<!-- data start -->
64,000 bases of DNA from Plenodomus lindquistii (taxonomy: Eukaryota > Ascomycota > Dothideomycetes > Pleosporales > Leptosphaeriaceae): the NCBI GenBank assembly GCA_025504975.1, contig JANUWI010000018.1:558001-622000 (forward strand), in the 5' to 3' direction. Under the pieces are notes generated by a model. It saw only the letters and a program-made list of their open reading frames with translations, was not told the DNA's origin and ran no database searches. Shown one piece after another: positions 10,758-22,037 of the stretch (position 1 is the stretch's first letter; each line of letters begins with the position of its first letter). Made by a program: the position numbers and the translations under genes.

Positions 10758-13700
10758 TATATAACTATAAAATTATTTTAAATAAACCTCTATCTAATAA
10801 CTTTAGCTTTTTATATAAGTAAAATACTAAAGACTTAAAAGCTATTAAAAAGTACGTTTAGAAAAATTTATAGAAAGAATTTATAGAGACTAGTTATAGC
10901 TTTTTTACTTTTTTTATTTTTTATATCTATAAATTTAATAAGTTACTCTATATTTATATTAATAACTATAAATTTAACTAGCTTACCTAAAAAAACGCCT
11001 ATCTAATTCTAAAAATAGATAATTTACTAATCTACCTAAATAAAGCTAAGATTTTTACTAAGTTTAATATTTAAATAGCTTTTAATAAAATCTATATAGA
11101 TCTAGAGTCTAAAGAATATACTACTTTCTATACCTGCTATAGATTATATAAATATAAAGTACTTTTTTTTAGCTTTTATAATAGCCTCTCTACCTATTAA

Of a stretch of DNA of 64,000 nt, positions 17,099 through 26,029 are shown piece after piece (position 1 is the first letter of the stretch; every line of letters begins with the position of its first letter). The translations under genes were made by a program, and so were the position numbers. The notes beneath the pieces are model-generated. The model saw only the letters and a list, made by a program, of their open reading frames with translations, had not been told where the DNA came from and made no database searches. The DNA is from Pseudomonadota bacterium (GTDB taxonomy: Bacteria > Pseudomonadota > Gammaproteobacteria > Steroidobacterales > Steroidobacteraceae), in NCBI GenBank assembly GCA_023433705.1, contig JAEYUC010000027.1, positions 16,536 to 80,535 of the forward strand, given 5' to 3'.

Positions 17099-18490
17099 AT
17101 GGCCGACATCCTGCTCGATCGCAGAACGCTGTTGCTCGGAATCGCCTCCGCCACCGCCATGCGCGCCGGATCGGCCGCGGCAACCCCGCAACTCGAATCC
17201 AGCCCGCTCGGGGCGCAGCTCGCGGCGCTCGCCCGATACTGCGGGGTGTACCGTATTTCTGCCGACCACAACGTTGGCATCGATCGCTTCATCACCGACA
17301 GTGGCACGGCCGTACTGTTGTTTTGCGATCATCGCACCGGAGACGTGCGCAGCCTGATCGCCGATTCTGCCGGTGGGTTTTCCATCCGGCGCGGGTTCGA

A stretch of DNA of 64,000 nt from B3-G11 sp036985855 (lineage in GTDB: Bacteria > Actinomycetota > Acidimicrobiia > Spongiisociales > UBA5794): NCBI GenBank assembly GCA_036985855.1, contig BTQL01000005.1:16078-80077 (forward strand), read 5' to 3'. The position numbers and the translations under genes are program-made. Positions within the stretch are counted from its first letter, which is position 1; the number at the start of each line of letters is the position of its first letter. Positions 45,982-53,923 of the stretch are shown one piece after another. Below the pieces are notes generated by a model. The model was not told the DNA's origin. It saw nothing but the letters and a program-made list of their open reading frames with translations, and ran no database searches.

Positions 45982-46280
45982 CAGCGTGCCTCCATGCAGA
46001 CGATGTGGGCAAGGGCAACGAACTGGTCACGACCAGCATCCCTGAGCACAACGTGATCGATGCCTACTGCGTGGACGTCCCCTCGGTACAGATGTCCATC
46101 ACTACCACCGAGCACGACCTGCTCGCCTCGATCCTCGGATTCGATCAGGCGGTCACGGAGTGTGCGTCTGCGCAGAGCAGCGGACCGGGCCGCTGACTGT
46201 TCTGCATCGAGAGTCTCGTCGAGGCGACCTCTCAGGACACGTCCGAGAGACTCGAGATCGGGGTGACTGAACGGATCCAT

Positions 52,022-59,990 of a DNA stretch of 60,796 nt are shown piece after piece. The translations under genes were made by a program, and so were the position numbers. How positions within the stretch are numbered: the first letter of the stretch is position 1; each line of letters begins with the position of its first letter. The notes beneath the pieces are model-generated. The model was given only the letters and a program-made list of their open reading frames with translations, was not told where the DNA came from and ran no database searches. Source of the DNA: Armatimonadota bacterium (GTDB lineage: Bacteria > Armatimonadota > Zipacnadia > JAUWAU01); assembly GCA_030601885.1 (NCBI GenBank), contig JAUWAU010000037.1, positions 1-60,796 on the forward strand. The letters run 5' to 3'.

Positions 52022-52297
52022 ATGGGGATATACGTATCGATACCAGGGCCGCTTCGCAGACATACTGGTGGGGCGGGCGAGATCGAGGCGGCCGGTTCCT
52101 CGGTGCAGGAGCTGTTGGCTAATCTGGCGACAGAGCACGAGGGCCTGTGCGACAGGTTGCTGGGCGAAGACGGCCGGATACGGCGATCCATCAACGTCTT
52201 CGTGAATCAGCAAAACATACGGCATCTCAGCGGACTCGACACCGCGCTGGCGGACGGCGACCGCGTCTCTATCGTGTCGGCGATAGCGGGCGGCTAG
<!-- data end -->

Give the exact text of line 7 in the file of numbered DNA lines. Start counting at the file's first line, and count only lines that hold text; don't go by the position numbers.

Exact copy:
11101 TCTAGAGTCTAAAGAATATACTACTTTCTATACCTGCTATAGATTATATAAATATAAAGTACTTTTTTTTAGCTTTTATAATAGCCTCTCTACCTATTAA